The bewildered American looked at the ruins of the fort dubiously and scratched his head, then hastened behind the doctor. A kid of four came begging. The doctor smiled and sat down with him. “Nick, here we don’t have affluence. But we have happiness in chaos. In your country, you have affluence but have chaos in happiness. Things are always relative here, and we always relate everything to our own soul. That’s what makes us believe that God lives here. That’s what makes you come here in this backwater and search for inner peace. You may be able to search water on Mars, but you still aren’t able to find happiness in your own backyard.”
The dirty kid giggled while he watched the latest Lady Gaga music album on YouTube on the cellphone of Dr Mishra, oblivious of the monologue of the doctor, while the smiling American tried to sing the unknown lyrics in his tuneless voice.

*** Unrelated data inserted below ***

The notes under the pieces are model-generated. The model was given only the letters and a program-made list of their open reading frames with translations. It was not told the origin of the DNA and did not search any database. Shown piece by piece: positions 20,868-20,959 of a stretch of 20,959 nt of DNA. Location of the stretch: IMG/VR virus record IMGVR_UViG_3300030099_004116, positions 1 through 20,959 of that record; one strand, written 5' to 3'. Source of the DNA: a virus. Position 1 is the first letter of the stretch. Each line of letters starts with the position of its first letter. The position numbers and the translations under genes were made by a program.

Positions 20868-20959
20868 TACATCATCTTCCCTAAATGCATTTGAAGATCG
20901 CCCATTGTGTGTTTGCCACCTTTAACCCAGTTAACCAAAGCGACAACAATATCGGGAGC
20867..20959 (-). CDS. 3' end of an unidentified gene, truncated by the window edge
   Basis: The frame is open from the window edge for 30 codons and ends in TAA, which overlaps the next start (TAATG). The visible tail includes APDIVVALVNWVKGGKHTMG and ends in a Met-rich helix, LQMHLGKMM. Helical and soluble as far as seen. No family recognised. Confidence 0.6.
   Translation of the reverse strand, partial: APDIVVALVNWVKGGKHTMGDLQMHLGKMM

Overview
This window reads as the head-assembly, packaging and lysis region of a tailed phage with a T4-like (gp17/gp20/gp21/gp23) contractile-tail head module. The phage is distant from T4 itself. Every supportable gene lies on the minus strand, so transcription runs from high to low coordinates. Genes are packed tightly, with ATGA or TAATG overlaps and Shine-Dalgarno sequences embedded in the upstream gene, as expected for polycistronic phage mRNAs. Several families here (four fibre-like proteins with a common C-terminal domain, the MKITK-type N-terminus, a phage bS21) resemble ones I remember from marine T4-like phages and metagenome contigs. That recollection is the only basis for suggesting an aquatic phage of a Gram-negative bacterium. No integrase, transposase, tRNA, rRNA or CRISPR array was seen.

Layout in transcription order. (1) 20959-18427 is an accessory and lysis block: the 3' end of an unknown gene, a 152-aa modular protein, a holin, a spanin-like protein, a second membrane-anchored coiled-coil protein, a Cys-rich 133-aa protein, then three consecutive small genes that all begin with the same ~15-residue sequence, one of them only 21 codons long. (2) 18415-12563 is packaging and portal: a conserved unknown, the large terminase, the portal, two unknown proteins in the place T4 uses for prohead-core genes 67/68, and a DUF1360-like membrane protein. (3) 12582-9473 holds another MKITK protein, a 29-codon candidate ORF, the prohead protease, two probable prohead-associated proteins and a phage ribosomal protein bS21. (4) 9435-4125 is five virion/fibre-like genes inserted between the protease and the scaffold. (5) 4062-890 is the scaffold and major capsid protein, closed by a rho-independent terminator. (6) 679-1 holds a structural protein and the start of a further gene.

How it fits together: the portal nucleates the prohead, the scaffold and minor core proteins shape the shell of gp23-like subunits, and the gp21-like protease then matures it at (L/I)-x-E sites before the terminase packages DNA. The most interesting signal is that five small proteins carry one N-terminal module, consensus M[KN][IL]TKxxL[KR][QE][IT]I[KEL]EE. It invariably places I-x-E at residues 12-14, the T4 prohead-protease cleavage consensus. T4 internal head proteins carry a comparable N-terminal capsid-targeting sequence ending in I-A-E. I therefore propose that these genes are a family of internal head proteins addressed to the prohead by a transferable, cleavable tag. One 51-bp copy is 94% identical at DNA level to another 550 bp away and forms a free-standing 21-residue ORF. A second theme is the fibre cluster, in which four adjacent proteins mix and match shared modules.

The sun dried its hair and went to sleep. The stalled truck grumbled to life reluctantly and the jam inched forward in the growing dusk.
Life smiled under the benevelont and rising Opal Moon on the Barna pul.
Benaras or Varanasi is one of famous holy cities in the world and is considered one of the holiest cities for Hindus. It’s believed that the city is ruled by the lord of procreation and destruction Shiva himself. The city is situated at the basin of the rivers Varuna and Asi, hence the Sanskrit name Varanasi. However I prefer the newer name Benaras, which was bestowed to it by the famous Urdu poet Mirza Asadullah Khan ‘Ghalib’ during the late 19th century. The word Benah means foundation and Ras means sweet in Persian. Sweetness is indeed the foundation of Benaras.
The people here seem very argumentative, arrogant and careless at the first sight, but once you scratch the surface, you will find an emotional philosopher and an intellectual, who won’t hesitate to fight for you. I’m lucky to be born and to spend my initial years there and it’s my favorite city along with Bombay and Kolkata. I’m still to visit Kolkata, mind you!